These past several weeks of protests, anger, consternation and heartbreak in Israel came to an exploding climax just prior to Tisha B’Av with the Knesset’s recent passing of its reasonableness law amendment – the precursor to future judicial forms and the first phase of it’s judicial reform campaign.
The scenes of angry protests, civil disobedience and unrest in the streets of Israel – from Tel Aviv to Jerusalem – were painfully breathtaking. They were beyond our wildest imagination. And for many of us living in the States, as we were glued to social news media platforms or cable news networks, we felt a sense of helplessness, hopelessness and profound frustration disappointment and sadness. By the same token, and much to my surprise, there were a sizable number of American Jews who were (believe it or not) totally unaware of the current matzav (situation) in Israel….. How this is possible or even plausible, is a topic for another interesting post.
I will not use this Blog to opine regarding the logic, efficacy or wisdom of the Israeli Government’s recent vote. Nor will I attempt to duplicate, replicate or mimic the hundreds of editorials, statements, articles and resolutions which are in support, condone or bemoan what is now unfolding in Israel. It would be less relevant than a drop of water in a bucket of overflowing emotions. One the one hand, doing so, may be somewhat cathartic for me to articulate my feelings or emotions regarding this crisis, but in all probability, it would not move the needle of insight or understanding on the gauge forward one iota.
What I can and will attempt to do however is begin to get us thinking about the relevance and implications of these events for the American Jewish community; and the articulation of several suggestions in support of the perplexing question,”where do we go from here?”
The great management guru, Dr. Stephen Covey is quoted as saying that one should never be occupied, obsessed, or concerned about events in life, over which one has no control or influence. To do so according to Covey would be a waste of time, and futile; and can become beyond frustrating. One should rather spend there precious and invaluable time on issues, concerns, approaches and solutions which are relevant, realistic and doable.
So, as I began to reflect about the host of American Jewry responses to the recent Israeli Government’s course of action and vote, I am amazed and intrigued by the public response. They run the gamut from anger, disappoint and hurt to that of praise and support (and everything in between).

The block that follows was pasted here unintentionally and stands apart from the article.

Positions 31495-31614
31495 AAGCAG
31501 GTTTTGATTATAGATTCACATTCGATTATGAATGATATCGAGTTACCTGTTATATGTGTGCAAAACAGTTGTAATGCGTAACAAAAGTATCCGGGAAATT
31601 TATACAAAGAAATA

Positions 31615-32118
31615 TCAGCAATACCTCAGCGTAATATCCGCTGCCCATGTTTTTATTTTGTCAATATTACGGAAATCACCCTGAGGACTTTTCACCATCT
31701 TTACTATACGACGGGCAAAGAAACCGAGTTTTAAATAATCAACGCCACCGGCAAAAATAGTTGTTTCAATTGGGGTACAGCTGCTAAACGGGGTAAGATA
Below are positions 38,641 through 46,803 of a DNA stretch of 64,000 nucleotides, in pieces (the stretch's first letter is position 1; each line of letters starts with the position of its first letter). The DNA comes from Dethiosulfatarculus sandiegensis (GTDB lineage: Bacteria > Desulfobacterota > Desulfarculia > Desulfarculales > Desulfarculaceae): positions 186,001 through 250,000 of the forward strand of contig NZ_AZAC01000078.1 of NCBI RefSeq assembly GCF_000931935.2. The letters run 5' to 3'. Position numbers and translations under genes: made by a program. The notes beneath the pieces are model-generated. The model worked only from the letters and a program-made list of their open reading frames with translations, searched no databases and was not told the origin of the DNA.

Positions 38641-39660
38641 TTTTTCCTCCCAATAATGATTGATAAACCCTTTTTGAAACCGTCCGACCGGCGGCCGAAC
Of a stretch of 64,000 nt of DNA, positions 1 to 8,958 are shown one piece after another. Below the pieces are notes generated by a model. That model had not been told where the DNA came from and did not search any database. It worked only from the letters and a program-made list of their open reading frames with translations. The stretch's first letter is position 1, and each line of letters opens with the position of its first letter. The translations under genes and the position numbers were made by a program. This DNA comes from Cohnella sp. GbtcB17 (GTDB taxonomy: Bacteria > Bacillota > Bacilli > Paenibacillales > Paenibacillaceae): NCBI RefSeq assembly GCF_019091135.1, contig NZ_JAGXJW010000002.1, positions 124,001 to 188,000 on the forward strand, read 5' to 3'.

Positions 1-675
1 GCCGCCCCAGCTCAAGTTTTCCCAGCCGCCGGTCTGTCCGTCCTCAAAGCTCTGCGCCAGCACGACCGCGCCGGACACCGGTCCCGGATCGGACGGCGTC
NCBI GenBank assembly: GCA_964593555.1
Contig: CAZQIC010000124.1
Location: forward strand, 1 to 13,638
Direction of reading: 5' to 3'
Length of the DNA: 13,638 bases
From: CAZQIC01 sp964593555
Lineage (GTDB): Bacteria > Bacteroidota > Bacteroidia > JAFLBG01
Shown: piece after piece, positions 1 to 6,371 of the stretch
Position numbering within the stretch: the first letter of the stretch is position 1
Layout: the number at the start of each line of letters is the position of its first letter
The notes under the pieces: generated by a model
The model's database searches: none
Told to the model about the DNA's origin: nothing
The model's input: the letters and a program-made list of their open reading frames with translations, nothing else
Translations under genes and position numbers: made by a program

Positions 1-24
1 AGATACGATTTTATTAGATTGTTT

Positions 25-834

Although we are all entitled to our individual and collective opinions (the power of democracy), I am a bit concerned when I hear or read about national Jewish communal institutions that take a public stand on this very sensitive issue. Truth be told, I have more respect and admiration for those organizations and institutions that remain neutral and that “stay in their lane”, do not make public statements or pronouncements and which continuously encourage and publicly support compromise and achdut bnai yisrael.
I am now hearing and continuously reading that what is now happening is Israel is a “battle for the democratization of Israel and for its very existence.” Existential? Really? What evidence, short of hyperbole do we have that supports this powerful statement or sentiment?
What is now happening in Israel is not necessarily an existential challenge, event or a direct threat to its democracy. It is indeed a huge and profoundly difficult, serious and arduous bump in the road. But, it should never be mistaken for being existential.
As my dear Holocaust survivor friend shared with me over Shabbat Nachamu, with tears in his eyes…”.these events in Israel are not about a threat to Israel’s democracy or its existence……. It’s about what happens when a 75 year old child matures, grows up in the real world.” The events of Holocaust and the current Iranian nuclear threat to humanity was and is about an existential threat….. not what is now unfolding in Israel. Israel was and always will be a proud democracy. It now needs to get these pent up growing pangs out of their system; and unify itself around those ideals and principles which unify a people with a common destiny.
Yes, as American Jews, (not living in Israel) we are all trying, albeit difficult, to do our very best and fair share by publicly supporting the decisions of the Israeli government. But, as a collective, we are frequently fragmented, divided and lack cohesiveness regarding support for specific Israeli policies. This my friends is healthy and is proof positive that Israel is and will remain a proud democracy.
Although many national Jewish communal organizations and institutions need to play to the pressures and desires of their donors and supporters, it should be made clear that they DO NOT represent the totality of American Jewry. To be sure, irrespective of institutional ego, there is not one Jewish communal organization in America that represents the entire Jewish community. Yes, there are organizations and institutions that represent segments of our population or community, and there are those that strongly opine regarding Israeli positions and policies. But, they have not been empowered by the millions of Jewish people living in America, as a collective to represent them in the court of public opinion. So, the next time we read in the anglo Jewish press about a public policy position being taken by these institutions effecting Israel, lets please view them…with clarity, circumspect and perspective. To be sure, these organizations are not our representatives, except in cases where we actually pick and chose who we follow. This is particularly the case when we defer to many of our world renown spiritual and rabbinic leaders …and, when and where daat torah becomes the public policy for that segment of our community.